Runaway Star Plows Through Space

Runaway star plowing through space dust The blue star near the center of this image is Zeta Ophiuchi. When seen in visible light it appears as a relatively dim red star surrounded by other dim stars and no dust. Image credit: NASA/JPL-Caltech/UCLA
› Full image and caption
  • submit to reddit

January 24, 2011

A massive star flung away from its former companion is plowing through space dust. The result is a brilliant bow shock, seen here as a yellow arc in a new image from NASA's Wide-field Infrared Survey Explorer, or WISE.

The star, named Zeta Ophiuchi, is huge, with a mass of about 20 times that of our sun. In this image, in which infrared light has been translated into visible colors we see with our eyes, the star appears as the blue dot inside the bow shock.

Zeta Ophiuchi once orbited around an even heftier star. But when that star exploded in a supernova, Zeta Ophiuchi shot away like a bullet. It's traveling at a whopping 54,000 miles per hour (or 24 kilometers per second), and heading toward the upper left area of the picture.

As the star tears through space, its powerful winds push gas and dust out of its way and into what is called a bow shock. The material in the bow shock is so compressed that it glows with infrared light that WISE can see. The effect is similar to what happens when a boat speeds through water, pushing a wave in front of it.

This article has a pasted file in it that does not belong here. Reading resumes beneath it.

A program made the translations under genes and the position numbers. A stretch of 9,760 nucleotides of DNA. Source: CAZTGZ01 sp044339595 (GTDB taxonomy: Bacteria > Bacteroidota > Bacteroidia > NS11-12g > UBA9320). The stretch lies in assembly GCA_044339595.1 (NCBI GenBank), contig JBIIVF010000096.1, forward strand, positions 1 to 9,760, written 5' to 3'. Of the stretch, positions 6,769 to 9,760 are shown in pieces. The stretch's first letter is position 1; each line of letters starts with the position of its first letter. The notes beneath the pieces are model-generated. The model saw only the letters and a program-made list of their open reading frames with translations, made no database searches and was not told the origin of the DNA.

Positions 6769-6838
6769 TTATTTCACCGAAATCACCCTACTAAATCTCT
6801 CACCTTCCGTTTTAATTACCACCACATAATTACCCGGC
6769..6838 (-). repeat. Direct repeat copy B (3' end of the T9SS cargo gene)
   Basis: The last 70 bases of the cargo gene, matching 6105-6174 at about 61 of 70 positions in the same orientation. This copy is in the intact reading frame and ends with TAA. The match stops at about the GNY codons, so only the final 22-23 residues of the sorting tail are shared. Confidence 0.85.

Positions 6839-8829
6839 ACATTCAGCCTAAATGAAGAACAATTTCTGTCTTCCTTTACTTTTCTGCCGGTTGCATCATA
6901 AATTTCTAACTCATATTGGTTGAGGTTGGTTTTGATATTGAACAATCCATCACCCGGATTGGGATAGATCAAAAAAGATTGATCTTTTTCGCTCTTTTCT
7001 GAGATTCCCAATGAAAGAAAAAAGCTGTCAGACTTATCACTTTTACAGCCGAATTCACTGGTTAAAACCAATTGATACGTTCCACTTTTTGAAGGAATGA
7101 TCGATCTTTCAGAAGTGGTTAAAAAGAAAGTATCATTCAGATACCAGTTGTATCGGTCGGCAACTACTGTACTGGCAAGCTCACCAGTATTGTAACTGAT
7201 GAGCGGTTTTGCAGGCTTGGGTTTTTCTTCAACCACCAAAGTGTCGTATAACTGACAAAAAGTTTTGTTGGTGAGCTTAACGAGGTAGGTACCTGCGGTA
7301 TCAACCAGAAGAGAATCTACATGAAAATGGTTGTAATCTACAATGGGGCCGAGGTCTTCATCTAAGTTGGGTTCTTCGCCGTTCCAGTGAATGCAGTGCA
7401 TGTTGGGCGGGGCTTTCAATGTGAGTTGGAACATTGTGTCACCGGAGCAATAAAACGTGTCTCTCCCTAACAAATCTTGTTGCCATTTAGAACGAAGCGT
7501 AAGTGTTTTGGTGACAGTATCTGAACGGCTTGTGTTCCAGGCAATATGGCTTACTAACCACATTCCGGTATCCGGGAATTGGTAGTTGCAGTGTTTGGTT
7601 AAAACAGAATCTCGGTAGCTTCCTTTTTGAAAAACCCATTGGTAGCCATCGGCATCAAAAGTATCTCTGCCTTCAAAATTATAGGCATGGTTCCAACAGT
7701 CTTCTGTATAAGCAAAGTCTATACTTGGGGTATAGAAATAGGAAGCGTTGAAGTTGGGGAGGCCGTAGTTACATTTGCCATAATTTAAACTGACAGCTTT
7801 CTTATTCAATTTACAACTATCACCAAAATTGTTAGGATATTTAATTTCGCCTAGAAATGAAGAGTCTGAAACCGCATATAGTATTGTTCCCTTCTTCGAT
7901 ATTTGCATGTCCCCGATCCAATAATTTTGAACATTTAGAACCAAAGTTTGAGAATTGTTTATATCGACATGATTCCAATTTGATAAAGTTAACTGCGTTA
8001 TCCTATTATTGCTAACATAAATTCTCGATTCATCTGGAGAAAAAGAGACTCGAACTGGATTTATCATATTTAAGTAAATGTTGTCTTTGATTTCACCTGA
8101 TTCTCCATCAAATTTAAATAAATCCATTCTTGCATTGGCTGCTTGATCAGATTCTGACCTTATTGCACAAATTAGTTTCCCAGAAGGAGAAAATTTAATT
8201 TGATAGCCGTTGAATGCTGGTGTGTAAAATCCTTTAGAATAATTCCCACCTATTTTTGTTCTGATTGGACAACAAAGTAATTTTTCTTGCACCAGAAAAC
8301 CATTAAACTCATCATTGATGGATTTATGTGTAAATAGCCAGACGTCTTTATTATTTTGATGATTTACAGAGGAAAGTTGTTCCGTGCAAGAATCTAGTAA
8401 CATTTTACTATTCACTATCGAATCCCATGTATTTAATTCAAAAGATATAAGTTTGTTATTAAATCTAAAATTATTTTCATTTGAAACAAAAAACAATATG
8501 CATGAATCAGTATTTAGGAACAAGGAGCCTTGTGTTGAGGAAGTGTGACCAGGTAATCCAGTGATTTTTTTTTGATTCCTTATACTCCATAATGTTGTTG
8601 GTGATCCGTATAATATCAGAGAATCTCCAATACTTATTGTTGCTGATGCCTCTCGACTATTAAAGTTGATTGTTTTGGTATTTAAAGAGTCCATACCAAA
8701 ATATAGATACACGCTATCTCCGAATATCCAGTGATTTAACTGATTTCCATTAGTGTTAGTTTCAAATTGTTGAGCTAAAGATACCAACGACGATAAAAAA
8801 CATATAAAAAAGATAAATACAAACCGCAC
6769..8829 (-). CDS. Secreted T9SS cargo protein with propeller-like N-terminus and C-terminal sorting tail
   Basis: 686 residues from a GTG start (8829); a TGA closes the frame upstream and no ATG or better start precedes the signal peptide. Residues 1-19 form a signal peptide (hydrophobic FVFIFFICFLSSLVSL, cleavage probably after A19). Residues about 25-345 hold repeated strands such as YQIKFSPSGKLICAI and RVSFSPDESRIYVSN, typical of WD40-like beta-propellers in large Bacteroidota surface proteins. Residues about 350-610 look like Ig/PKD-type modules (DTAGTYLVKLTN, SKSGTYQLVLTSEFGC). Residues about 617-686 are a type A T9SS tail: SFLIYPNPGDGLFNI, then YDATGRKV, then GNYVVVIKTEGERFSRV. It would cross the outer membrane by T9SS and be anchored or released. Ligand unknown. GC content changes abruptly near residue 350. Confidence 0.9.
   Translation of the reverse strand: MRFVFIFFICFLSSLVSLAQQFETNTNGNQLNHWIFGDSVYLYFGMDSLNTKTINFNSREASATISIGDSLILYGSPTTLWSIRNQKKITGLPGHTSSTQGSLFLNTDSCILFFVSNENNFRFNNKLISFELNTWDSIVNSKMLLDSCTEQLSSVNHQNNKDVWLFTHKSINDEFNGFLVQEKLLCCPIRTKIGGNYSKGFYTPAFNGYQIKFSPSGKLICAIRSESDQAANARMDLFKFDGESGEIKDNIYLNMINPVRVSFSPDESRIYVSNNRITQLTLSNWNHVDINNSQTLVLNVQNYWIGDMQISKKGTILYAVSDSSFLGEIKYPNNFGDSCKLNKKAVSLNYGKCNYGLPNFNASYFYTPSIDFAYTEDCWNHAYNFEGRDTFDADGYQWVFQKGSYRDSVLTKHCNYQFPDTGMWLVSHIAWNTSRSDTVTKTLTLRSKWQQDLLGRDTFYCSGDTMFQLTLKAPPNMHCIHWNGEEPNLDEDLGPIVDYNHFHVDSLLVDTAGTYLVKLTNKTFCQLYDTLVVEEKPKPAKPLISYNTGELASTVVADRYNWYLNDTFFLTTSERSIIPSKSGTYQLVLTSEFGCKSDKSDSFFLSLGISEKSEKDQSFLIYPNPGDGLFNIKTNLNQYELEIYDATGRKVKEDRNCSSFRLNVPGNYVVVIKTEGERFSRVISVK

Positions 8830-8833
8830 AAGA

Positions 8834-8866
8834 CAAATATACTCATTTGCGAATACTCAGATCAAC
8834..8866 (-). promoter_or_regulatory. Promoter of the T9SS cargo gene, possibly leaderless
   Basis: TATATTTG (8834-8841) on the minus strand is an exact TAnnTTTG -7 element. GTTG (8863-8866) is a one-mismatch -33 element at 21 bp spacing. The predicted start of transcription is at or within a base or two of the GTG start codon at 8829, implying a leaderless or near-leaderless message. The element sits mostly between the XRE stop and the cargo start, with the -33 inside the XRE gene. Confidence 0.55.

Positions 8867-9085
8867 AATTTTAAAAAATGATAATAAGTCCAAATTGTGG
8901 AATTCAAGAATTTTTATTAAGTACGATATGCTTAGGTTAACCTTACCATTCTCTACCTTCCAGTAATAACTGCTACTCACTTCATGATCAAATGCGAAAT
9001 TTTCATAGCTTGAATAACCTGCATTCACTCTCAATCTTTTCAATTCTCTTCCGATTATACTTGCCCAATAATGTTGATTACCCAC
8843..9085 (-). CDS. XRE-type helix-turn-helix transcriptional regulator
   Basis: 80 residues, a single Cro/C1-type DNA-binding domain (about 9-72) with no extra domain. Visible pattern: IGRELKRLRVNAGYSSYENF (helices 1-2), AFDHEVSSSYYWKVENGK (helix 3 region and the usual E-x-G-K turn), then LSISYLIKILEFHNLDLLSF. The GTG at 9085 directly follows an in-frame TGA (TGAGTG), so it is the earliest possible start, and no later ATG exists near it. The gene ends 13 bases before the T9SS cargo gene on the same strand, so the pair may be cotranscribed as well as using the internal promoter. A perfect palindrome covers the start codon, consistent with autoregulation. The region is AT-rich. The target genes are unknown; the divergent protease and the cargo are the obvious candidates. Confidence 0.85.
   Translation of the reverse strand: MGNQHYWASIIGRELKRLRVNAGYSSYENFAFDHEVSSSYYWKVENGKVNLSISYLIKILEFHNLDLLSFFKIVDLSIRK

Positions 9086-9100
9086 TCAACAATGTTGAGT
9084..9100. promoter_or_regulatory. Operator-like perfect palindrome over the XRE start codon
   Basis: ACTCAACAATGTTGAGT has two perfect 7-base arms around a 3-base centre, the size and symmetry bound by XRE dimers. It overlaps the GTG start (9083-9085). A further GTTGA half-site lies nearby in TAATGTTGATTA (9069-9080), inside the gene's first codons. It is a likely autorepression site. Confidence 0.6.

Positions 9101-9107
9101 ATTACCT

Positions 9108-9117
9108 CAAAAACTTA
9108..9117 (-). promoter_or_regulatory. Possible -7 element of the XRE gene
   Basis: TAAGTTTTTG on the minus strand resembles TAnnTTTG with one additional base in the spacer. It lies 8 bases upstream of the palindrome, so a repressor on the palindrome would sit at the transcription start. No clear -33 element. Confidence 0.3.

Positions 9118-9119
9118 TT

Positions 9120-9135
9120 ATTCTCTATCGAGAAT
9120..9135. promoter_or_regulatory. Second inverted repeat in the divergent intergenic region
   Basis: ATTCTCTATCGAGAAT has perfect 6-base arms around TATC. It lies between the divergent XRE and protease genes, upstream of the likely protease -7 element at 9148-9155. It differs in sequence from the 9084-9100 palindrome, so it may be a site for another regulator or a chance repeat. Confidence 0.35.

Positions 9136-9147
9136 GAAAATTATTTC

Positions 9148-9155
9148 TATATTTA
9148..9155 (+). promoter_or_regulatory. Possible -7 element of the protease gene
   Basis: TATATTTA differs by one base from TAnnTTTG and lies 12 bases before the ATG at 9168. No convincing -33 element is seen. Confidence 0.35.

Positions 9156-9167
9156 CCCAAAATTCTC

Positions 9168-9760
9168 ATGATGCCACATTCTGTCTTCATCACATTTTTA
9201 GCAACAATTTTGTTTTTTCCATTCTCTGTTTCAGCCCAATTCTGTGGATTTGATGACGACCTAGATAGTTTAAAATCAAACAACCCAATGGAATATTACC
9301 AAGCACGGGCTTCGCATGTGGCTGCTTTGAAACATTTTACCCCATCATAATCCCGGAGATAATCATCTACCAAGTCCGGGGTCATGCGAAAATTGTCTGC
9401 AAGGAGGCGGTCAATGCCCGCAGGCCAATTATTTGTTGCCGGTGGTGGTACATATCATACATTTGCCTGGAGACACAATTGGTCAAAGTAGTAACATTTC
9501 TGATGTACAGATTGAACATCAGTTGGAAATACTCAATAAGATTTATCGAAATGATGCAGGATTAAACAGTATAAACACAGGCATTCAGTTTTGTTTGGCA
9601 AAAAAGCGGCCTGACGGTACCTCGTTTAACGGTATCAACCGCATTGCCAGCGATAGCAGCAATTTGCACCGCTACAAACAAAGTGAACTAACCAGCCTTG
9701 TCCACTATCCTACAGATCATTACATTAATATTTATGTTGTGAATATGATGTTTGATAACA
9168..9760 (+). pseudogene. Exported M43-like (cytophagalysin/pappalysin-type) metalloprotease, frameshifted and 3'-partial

This bow shock is completely hidden in visible light. Infrared images like this one from WISE are therefore important for shedding new light on the region.

JPL manages and operates WISE for NASA's Science Mission Directorate, Washington. The principal investigator, Edward Wright, is at UCLA. The mission was competitively selected under NASA's Explorers Program managed by NASA's Goddard Space Flight Center, Greenbelt, Md. The science instrument was built by the Space Dynamics Laboratory, Logan, Utah, and the spacecraft was built by Ball Aerospace & Technologies Corp., Boulder, Colo. Science operations and data processing take place at the Infrared Processing and Analysis Center at the California Institute of Technology in Pasadena. Caltech manages JPL for NASA.

More information is online at http://www.nasa.gov/wise, http://wise.astro.ucla.edu and http://www.jpl.nasa.gov/wise .

Whitney Clavin 818-354-4673
Jet Propulsion Laboratory, Pasadena, Calif.
whitney.clavin@jpl.nasa.gov

2011-026



Powerful, Pulsating Core of Star Pulse of a Dead Star Powers Intense Gamma Rays

› Read more

Building Planets Through Collisions NASA's Spitzer Telescope Witnesses Asteroid Smashup

› Read more

A Cauldron of Star Birth in the Center of a Young Galaxy NASA Telescopes Uncover Early Construction of Giant Galaxy

› Read more


Get JPL Updates
Sign Up for JPL UpdatesRegister today and receive up-to-the-minute e-mail alerts delivered directly to your inbox.
Sign Up for JPL Updates